Chief Ranger Tom Betts
Bandelier’s Chief Ranger Tom Betts, a 34-year veteran ranger for the National Park Service (NPS), has been named Intermountain Region recipient of the Harry Yount Award.
The annual award, named after the first U.S. national park ranger, recognizes excellence in the field of “rangering.” Betts and seven other regional recipients are now the finalists for the national Harry Yount Award, which will be presented in June in Washington, DC.
Betts, himself the son of an NPS ranger, grew up in national parks from Rocky Mountain to Yosemite to Grand Teton. He became chief ranger at Bandelier National Monument in 2009. His Park Service career began in 1980 as a volunteer ski ranger at Crater Lake National Park in Oregon. As a seasonal law enforcement ranger, he also saw service at Crater Lake, Lake Clark National Park & Preserve in Alaska, Hawaii Volcanoes National Park and Grand Teton National Park in Wyoming.
His duty stations as a permanent law enforcement ranger have included Grand Canyon National Park in Arizona, Rocky Mountain National Park in Colorado and Yellowstone National Park in Wyoming. Before coming to Bandelier, he was a district ranger and chief pilot at Wrangell-St. Elias National Park & Preserve in Alaska, where he logged more than 3,000 hours of flight time in the bush.
“When I think about what it is to be a ranger in the National Park Service, I think of Tom Betts,” Bandelier Superintendent Jason Lott said. “From rangering on horseback at Yellowstone to cross-country skis at Lake Clark, Tom’s done it all. He’s living the Park Service dream.”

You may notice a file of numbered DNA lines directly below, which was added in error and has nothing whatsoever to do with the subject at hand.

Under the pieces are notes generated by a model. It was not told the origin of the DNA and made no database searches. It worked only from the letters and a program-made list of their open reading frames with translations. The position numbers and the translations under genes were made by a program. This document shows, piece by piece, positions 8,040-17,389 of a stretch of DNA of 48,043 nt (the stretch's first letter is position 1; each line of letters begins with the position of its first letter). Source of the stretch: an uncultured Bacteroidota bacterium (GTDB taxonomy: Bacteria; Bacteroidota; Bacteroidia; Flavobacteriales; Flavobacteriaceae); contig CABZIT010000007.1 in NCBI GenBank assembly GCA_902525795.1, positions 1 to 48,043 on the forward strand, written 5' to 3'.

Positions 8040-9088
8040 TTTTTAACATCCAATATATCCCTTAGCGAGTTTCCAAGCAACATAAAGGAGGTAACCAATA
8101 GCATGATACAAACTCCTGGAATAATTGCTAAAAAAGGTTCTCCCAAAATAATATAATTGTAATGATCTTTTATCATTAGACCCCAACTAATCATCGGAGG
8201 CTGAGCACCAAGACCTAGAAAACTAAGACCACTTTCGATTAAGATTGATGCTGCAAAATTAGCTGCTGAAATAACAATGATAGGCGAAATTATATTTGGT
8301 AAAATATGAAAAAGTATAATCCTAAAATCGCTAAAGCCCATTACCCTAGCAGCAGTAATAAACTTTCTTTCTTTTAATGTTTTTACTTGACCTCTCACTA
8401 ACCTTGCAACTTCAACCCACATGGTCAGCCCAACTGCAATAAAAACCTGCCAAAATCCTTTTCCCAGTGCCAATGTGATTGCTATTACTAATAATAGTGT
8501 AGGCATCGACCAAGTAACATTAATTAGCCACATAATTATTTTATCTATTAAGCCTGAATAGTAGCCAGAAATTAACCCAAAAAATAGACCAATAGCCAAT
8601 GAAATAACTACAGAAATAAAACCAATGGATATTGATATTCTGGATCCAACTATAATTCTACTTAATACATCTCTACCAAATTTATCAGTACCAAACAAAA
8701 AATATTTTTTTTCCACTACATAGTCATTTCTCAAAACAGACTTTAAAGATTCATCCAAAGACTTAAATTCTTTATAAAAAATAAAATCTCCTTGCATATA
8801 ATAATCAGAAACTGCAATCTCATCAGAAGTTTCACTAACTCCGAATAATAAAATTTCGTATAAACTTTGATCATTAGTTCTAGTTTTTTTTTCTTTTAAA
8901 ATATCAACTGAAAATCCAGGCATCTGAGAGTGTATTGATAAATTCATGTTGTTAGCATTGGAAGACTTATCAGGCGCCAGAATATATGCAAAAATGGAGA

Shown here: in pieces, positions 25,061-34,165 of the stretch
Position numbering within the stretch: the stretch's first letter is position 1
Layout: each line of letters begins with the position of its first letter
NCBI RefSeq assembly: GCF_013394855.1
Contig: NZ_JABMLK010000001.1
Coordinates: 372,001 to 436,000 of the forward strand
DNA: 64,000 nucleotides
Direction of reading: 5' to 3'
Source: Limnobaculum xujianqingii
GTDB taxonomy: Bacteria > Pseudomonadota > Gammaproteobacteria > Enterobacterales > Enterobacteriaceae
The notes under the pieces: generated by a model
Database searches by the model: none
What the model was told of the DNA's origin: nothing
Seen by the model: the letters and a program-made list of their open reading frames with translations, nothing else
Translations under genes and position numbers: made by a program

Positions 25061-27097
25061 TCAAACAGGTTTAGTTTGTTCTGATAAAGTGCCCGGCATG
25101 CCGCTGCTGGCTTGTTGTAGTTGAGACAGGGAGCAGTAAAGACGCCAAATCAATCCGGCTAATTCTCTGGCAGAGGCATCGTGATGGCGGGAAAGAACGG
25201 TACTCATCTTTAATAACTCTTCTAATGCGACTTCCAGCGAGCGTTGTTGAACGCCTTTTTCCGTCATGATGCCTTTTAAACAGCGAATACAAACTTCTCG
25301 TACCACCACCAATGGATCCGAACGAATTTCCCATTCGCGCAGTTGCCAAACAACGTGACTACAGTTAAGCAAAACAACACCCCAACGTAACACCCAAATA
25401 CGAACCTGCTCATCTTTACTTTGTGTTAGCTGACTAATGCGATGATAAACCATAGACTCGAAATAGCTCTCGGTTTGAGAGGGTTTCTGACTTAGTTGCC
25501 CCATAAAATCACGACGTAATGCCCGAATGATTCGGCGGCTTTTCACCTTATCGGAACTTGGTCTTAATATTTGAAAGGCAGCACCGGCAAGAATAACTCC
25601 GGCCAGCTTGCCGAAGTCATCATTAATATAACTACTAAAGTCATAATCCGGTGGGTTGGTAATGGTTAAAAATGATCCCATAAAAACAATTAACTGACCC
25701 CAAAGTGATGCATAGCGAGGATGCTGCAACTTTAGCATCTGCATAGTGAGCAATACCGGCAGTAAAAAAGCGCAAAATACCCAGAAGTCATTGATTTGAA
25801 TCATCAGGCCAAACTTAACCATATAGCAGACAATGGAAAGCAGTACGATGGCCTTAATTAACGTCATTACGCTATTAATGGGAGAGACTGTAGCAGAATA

As a regional recipient, Betts receives a cash award of $1,250 and a custom-designed plaque with a metal engraving of Harry Yount (1839-1924), who in 1880-81 served a short but distinguished stint as the first and only “gamekeeper” of Yellowstone National Park, protecting the first park’s wildlife against undue slaughter and poaching.
The other regional recipients are: Stephens Harper, Wrangell-St. Elias National Park & Preserve, AK (Alaska region); Melissa Moses, Buffalo National River, AR (Midwest); Rory Moore, Antietam National Battlefield, MD (National Capital); Michelle Schonzeit, Delaware Water Gap National Recreation Area, PA/NJ (Northeast); Aaron Smith, Yosemite National Park, CA (Pacific West); David Horner, Virgin Islands National Park, VI (Southeast), and Glen Dodson, NPS Law Enforcement Training Center, GA (Washington Office).
“To be considered in the same group as the other award winners – and I worked with a bunch of them – is quite an honor. They are folks that I really respect,” Betts said.
The Harry Yount Award program is sponsored by the NPS Washington Office’s Division of Law Enforcement, Security and Emergency Services, in partnership with the National Park Foundation.
About the National Park Service: More than 20,000 National Park Service employees care for America’s 401 national parks and work with communities across the nation to help preserve local history and create close-to-home recreational opportunities. Learn more at www.nps.gov